Trio House Press
publishing distinct voices in poetry
since 2012

My Afmerica by Artress Bethany White

Winner of the 2018 Trio Award, selected by Sun Yung Shin 신 선 영

Artress Bethany White is a poet, essayist, literary critic and the author of Fast Fat Girls In Pink Hot Pants (2012), a collection of poetry. More recent poetry has appeared or is forthcoming in such journals as the Harvard ReviewPoet LoreEcotoneThe AccountPleiades, and Solstice. White earned a master’s degree in creative writing from New York University and a Ph.D. from the University of Kentucky. She is a visiting assistant professor of American cultural studies at Albright College in Pennsylvania. She has received The Mona Van Duyn Scholarship in Poetry from the Sewanee Writers’ Conference, the Mary Hambidge Distinguished Fellowship from the Hambidge Center for Creative Arts for her nonfiction, and a writing residency at the Tupelo Press/MASS MoCA studios. New essays, “Sonny Boy” and “A Lynching in North Carolina,” appear in The Hopkins Review and Tupelo Quarterly. Her most recent literary/cultural criticism, “Appalachian Literature and Race Relations in the Newer South: Homogeneity anHistory in Ron Rash's Burning Bright and Natasha Trethewey’s Native Guard,” appears in Seeking Home: Marginalization anRepresentation in Appalachian Literature and Song (University of Tennessee Press, 2017). Her chapter examines how contemporary writers are providing new ways to talk about the history of the Civil War in the wake of continued debates on the legacy of the Confederacy.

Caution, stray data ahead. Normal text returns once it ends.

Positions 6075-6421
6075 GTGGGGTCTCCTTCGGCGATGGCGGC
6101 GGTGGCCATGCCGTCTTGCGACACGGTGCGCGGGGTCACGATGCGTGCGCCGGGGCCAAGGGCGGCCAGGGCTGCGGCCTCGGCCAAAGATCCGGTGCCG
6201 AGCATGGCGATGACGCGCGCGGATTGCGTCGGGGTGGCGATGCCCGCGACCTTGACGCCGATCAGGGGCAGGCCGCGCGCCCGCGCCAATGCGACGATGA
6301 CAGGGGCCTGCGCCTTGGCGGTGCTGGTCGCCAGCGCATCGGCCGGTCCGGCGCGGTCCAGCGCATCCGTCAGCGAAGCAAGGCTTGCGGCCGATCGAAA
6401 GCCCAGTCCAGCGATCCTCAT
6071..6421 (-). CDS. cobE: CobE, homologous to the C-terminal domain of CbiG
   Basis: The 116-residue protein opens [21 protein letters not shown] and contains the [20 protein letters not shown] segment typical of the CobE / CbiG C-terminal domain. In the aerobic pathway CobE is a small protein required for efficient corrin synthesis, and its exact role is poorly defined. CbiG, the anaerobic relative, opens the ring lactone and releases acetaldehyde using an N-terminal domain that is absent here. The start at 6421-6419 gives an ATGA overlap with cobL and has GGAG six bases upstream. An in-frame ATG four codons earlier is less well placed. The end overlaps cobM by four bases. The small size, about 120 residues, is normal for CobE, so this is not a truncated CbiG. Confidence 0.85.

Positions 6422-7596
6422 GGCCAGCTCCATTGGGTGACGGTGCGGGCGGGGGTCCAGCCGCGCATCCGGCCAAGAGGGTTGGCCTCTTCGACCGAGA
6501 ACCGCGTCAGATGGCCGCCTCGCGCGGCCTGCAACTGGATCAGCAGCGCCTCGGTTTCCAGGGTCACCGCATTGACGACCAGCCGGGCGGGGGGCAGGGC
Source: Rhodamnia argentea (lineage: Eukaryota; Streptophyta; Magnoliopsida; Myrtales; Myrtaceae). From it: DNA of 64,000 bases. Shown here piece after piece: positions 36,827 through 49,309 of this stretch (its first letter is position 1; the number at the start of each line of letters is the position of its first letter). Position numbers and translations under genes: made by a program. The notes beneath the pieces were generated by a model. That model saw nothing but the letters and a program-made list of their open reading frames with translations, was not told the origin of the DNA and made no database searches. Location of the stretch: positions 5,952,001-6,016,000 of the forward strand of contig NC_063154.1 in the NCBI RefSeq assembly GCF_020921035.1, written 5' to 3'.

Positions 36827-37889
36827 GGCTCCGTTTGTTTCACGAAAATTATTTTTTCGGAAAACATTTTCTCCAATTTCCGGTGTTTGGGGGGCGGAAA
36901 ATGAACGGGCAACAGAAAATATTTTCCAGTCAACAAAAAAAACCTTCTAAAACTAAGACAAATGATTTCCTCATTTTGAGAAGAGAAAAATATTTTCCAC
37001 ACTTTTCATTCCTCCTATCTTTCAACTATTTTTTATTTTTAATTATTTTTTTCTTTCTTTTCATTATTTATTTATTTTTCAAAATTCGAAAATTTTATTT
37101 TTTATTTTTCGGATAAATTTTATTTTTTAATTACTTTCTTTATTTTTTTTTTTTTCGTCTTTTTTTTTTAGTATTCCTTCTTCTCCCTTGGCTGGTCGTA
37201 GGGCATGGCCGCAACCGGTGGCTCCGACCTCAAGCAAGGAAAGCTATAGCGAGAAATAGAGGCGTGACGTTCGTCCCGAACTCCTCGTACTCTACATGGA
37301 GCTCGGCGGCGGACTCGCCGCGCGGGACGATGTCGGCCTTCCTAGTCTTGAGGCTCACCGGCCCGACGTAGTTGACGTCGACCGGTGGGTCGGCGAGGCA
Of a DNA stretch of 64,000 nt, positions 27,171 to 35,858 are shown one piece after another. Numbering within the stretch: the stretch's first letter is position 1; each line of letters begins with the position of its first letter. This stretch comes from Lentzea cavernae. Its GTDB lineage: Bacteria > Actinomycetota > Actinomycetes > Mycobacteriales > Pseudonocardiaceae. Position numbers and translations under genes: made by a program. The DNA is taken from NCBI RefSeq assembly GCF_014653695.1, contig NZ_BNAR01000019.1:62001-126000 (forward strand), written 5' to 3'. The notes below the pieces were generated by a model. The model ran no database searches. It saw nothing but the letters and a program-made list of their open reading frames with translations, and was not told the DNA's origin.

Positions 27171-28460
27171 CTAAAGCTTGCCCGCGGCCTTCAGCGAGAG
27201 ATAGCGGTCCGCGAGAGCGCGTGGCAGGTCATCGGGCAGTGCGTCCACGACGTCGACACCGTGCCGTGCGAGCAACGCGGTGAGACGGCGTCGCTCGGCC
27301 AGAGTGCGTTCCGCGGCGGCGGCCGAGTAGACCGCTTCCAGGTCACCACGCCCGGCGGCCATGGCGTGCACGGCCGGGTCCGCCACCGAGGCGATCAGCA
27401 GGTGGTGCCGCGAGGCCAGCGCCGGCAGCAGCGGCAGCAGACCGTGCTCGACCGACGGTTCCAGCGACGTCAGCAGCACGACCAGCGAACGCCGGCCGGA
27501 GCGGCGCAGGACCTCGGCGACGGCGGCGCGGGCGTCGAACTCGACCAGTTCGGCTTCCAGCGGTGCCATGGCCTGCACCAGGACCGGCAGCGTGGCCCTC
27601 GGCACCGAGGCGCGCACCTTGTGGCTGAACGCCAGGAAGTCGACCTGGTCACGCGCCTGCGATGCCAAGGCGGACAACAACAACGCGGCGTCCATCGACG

Going Home

The dream of leave-taking,
never as sweet as the actual leaving.
No more explaining how this Southern town
leaches like calcium sucked from bones,
the bending near to breaking.
Think desert. Think lonesome wolf howls.
Hollow goodbyes echo empty
even to my own ears. A nose
opens in anticipation of home,
the scent of years beckoning.
I airplane arms and run
up the interstate of my mind
like a toddler convinced
lanes can fit into an embrace.
I settle for hugging trees,
nuzzle leaves and recall
childhood in a pinetum of peace,
the spice notes of conifers
begging, begging
to be swallowed again.